Posted by s at April 1, 2010 6:36 PM

that was utter garbage. boring, unoriginal, gimmicky, unmusical. like the british prep school version of the american band SALEM.

Posted by deeselig at April 2, 2010 11:08 AM

there's another song called concrete gold out there too

Posted by steven at April 2, 2010 2:36 PM


Posted by ike turner at April 3, 2010 4:16 AM

you make me laugh with all them links

u don't have a clu

Posted by sunny at April 3, 2010 1:45 PM


Posted by SHU SHYNE at April 4, 2010 12:42 PM


Posted by DADDY WULF at April 11, 2010 8:26 PM

the band seem to be fighting against 'style over substance' or 'a band image' with their whole internet gimmick, making music not spectacle, but as a result they've done the exact opposite - they've become all about the image and spectacle, talking in shitty limericks and the like.

yet the band probably laugh it off

Posted by mnbv at May 5, 2010 1:19 PM


Previous poster was right, it's just a gimmick. Take that away and what's left? Well, we'll see won't we.

Posted by No Secrets at May 6, 2010 12:07 PM

the band have made an image for themselves in a truly original way...they can gather fans that actually care about the music, come and see them and then decide whether or not they like the music...gigs are cheap...i think it's a little too elaborate a plan to be called a gimmick...and they arent the only band to talk in lymerics and use poetry and art as a major part of their image...i dont get that comment about shitty lymerics.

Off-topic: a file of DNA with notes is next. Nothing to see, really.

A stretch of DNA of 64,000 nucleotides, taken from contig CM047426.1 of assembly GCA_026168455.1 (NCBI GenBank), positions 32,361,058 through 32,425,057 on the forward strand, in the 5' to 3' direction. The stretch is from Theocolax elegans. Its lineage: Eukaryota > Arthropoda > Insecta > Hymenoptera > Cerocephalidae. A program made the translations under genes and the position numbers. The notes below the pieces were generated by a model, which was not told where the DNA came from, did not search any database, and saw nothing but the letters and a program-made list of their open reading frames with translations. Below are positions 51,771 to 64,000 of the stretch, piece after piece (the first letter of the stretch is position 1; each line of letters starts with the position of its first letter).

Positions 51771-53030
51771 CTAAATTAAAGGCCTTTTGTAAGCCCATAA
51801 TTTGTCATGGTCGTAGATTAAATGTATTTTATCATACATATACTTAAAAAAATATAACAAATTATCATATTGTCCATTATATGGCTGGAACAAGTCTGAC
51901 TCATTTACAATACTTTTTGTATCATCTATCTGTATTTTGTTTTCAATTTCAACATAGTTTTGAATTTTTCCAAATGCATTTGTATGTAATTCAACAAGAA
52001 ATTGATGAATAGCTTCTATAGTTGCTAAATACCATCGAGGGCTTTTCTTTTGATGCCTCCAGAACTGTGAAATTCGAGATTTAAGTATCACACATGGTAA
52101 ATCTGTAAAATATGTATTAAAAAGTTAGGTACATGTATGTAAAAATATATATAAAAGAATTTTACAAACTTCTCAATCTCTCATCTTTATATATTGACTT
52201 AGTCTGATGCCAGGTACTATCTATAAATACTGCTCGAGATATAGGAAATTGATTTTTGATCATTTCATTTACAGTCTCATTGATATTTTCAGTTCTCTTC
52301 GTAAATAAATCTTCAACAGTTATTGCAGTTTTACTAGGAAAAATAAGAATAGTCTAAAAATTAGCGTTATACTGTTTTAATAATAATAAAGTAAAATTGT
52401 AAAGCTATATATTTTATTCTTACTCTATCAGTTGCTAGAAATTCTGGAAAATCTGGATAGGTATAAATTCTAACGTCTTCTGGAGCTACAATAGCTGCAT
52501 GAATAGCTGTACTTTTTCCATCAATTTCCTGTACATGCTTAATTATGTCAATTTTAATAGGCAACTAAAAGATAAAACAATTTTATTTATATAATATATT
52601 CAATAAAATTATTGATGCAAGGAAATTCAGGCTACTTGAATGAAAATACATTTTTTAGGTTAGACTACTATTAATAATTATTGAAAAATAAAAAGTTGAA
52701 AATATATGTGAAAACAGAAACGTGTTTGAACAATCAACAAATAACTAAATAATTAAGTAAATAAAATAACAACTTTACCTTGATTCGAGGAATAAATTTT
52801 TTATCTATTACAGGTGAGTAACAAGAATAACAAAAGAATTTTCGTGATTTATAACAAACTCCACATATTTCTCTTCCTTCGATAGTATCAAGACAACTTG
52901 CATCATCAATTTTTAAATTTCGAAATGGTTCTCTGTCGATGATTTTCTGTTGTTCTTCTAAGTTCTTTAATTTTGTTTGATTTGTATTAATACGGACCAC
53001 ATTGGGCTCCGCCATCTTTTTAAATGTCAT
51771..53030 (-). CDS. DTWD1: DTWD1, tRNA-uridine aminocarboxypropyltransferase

Posted by Bazra at May 15, 2010 7:58 PM

WU LYF aren't a gimmick. i seen them. they aint trying to hide anything, they just genuinely don't seem to care for the superficial game allot of other the other bands are so desperately trying to get on. By not saying anything all the sad kids on blogs have hyped up a mystery pretense, people seem to forget that all the hype that surrounds this band has been created by some sad bloggers and journalists, all WU LYF have done is create some interesting music and imagery. and kept their mouth shut

Posted by jona at May 25, 2010 6:16 PM

the good thing is that despite all the emphasis on imagery and stuff.. theres actually really good music behind it